In the Vír Reservoir, trawling for adult fish was conducted during the night of July 27, 2010 (22:00–03:00). A pelagic trawl with a mouth opening of 13×8 m was used to sample adult fish. The trawl was towed approximately 100 m behind the research vessel, usually for 10–25 minutes, at speeds of 1.1–1.5 m s-1. For technical details, see Vejřík et al. [8]. The reservoir was divided into four approximately equidistant sections along its longitudinal axis, the dam, middle, upper and tributary sections; each section was approximately 2 km in length (Fig 1). Five tows were conducted in the dam and middle sections of the reservoir. It was not possible to conduct tows in the open water layers of the upper and tributary reservoir sections due to insufficient depth in these sections. All fish from each trawl tow were immediately anaesthetized by a lethal dose of tricaine methanesulfonate (MS–222, Sigma Aldrich Co.). The fish were identified to the species level, counted, measured (SL–standard length, and TL–total length) and weighed. The adult trawling was not repeated in 2011 due to incredibly demanding and time-consuming sampling campaign involving financial and manpower limitations. Trawling for YOY fish was carried out on July 26 (night) and July 27 (day), 2010, and on July 31 (night) and August 1 (day), 2011. A pelagic, fixed-frame fry trawl with a mouth opening of 3×3 m was used to sample the YOY fish. The trawl was towed approximately 100 m behind the research vessel, usually for 10 minutes, at speeds of 0.8–1.1 m s-1. A total of 63 tows were conducted. For technical details, see Vejřík et al. [8]. All of the juvenile fish from each trawl tow were immediately anaesthetized by a lethal dose of MS–222 and subsequently preserved in 4% formaldehyde. In the laboratory, the fish were identified to the species level and counted. SL was measured on 1,000 individual YOY perch from both years. The catch was expressed as the number of fish per 100 m3 of water volume sampled.

Pelagic gillnet sampling

In addition to adult trawling, pelagic gillnets were used to sample adult cyprinids in the open water of the Vír Reservoir in 2010 and 2011. They were also used to sample the common bream used as reference from the Římov Reservoir in 2010 and the Vranov Reservoir in 2011.

Gillnets were placed from the surface to a depth of 4.5 m and between 5 and 9.5 m. The design of the pelagic gillnets followed the European standard [37] and was supplemented by gillnets with larger mesh sizes according to [38]. Gillnets (n = 3 per section for both types) were set one hour prior to sunset and collected one hour after sunrise to cover the highest peaks in fish activity [39] in the dam, middle and upper reservoir sections on July 28 in 2010 and August 2 in 2011 in the Vír Reservoir, on July 27, 2011 in the Vranov Reservoir and on August 10, 2010 in the Římov Reservoir. In the upper section, gillnets were not set at 5–9.5 m depth due to shallow water. A total of 18 gillnets were set to the 0–4.5 m depth and 12 to the 5–9.5 m depth. The fish used for gut content analysis were taken out three hours after installation, and the remaining fish were taken out at the end of installation. All fish from the gillnets were immediately anaesthetized using a lethal dose of MS–222, identified to the species level, counted, measured (SL, TL) and weighed.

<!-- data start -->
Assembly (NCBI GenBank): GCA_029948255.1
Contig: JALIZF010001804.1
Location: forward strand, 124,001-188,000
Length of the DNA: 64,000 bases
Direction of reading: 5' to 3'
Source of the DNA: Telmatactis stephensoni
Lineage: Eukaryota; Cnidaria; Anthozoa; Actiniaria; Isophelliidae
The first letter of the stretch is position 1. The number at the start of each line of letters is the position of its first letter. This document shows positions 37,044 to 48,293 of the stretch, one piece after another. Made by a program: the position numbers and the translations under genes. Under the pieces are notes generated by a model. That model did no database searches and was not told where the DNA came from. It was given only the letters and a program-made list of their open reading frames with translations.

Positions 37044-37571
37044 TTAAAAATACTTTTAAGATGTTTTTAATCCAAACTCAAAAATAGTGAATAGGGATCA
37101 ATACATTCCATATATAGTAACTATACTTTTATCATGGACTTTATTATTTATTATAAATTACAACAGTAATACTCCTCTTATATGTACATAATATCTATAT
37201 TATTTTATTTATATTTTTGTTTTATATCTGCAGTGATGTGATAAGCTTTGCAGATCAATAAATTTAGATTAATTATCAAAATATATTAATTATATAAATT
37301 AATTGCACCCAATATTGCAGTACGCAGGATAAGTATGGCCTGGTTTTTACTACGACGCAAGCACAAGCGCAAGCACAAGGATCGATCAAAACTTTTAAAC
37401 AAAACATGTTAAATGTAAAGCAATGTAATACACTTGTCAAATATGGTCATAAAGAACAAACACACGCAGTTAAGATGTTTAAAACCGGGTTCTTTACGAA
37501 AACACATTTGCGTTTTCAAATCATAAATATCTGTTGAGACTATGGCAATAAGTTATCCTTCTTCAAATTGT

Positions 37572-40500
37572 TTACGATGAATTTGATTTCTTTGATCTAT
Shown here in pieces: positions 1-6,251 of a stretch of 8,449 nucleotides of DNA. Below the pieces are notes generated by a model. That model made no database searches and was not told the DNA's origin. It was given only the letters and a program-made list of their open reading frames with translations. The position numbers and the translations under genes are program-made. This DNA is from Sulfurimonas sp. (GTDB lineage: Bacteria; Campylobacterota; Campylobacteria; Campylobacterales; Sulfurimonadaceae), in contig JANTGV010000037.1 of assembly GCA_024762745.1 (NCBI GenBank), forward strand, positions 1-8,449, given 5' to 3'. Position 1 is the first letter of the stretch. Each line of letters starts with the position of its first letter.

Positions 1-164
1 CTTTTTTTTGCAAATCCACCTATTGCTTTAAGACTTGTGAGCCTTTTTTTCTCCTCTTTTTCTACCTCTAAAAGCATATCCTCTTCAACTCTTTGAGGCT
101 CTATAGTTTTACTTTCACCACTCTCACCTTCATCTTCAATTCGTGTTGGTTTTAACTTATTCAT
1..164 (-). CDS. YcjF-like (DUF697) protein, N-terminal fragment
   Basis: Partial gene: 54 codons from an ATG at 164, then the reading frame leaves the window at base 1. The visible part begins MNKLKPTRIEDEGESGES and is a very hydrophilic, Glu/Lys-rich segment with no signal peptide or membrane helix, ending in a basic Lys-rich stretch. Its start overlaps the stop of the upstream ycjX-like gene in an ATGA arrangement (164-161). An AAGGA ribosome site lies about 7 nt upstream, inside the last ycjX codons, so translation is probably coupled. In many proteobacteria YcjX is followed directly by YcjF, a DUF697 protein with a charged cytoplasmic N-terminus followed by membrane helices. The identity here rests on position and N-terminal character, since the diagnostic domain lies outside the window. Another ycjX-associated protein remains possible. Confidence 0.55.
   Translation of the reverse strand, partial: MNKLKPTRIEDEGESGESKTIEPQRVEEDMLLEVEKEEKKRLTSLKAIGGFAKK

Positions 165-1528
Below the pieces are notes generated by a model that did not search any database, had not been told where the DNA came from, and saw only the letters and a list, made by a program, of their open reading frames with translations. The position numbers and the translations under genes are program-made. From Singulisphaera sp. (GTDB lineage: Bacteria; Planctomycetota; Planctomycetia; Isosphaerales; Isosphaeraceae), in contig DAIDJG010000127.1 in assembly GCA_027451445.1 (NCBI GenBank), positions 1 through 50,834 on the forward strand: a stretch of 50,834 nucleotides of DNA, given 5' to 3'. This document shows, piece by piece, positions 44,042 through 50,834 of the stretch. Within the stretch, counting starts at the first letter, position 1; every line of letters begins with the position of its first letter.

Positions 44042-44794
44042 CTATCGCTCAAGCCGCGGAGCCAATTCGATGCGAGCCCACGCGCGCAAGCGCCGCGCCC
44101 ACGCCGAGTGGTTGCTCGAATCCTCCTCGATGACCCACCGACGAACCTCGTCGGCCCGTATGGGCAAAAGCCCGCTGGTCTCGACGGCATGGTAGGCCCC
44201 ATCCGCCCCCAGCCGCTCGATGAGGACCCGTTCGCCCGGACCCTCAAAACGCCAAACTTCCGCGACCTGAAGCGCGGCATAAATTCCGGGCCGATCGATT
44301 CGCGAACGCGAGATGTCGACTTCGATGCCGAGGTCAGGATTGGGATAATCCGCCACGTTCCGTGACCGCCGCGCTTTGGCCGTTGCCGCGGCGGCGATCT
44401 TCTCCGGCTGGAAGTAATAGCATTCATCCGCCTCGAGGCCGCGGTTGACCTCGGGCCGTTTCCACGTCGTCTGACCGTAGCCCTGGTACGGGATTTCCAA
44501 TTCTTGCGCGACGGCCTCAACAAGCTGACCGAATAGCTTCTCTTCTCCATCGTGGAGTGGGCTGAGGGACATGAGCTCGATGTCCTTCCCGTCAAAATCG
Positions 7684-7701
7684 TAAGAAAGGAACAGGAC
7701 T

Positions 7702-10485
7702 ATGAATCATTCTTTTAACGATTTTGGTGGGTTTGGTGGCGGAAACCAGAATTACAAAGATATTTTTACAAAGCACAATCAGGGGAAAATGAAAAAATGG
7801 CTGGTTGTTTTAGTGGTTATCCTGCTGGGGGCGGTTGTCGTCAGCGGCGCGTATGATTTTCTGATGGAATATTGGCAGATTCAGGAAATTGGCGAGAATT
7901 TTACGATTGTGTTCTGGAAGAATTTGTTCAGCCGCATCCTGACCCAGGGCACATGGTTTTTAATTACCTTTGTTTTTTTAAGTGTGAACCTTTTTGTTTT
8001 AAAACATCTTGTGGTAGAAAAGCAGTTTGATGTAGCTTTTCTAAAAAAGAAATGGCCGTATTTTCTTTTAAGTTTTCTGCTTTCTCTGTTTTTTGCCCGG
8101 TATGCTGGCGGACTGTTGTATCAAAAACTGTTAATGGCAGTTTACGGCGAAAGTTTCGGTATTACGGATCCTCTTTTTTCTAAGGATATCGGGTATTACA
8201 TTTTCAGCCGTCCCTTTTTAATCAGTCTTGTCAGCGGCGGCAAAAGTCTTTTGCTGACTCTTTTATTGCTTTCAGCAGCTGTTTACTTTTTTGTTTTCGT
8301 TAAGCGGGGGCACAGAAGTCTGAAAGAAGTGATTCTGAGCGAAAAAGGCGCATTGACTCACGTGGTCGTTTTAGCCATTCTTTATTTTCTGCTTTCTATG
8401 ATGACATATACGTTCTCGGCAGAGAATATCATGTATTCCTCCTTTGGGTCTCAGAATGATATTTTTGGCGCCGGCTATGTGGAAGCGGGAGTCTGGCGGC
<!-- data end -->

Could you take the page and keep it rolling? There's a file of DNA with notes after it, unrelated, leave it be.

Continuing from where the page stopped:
Zooplankton sampling

Zooplankton was sampled near the dam during the daytime on June 9 and July 27, 2010 and on June 3 and July 30, 2011 in the Vír Reservoir. In the reference reservoirs, zooplankton was sampled on June 6 and July 22, 2011 in the Vranov Reservoir and on June 7 and July 26, 2010 in the Římov Reservoir. Nighttime sampling was not conducted, as previous studies have confirmed no apparent diurnal vertical migration by zooplankton in manmade reservoirs [40] in contrast to results from natural lakes [7].Two different closing nets were used because the abundance of zooplankton differed by more than one order of magnitude between the upper and deep water layers. A net with an opening of 24 cm (diameter) was used for the epilimnion, and a net with an opening of 40 cm was used for the deeper water layers. Both nets had a 170-μm mesh size. The zooplankton samples were immediately preserved in 4% formaldehyde. Zooplankton samples were collected in four independent replications from the epi-, meta- and hypolimnion. Zooplankton specimens were identified to species level according to [41,42] using a microscope (Olympus CX40), and counted according to [43]. Each zooplankton sample was diluted so that subsampling by a wide mouth pipette resulted in c. 200–250 individuals. Four subsamples were counted separately in a Sedgewick-Rafter counting chamber. When abundances in the bulk sample were low (usually from the deep water strata), the whole sample was processed. Abundance was calculated as an average per 1 L of water within each 3 m thick depth layer. Only the abundance of Daphnia spp. was used in this study because it dominates the diet of the fish. The Daphnia communities in the Vír and Vranov Reservoirs were identified as belonging to the Daphnia longispina complex and those in the Římov Reservoir to the Daphnia galeata. For more details, see [44,45]. A subsample of 300 individuals from each layer was digitally photographed under the microscope for subsequent measurement of carapace size. The minimum size for individuals capable of reproduction was determined to be 0.95 mm, according to [44].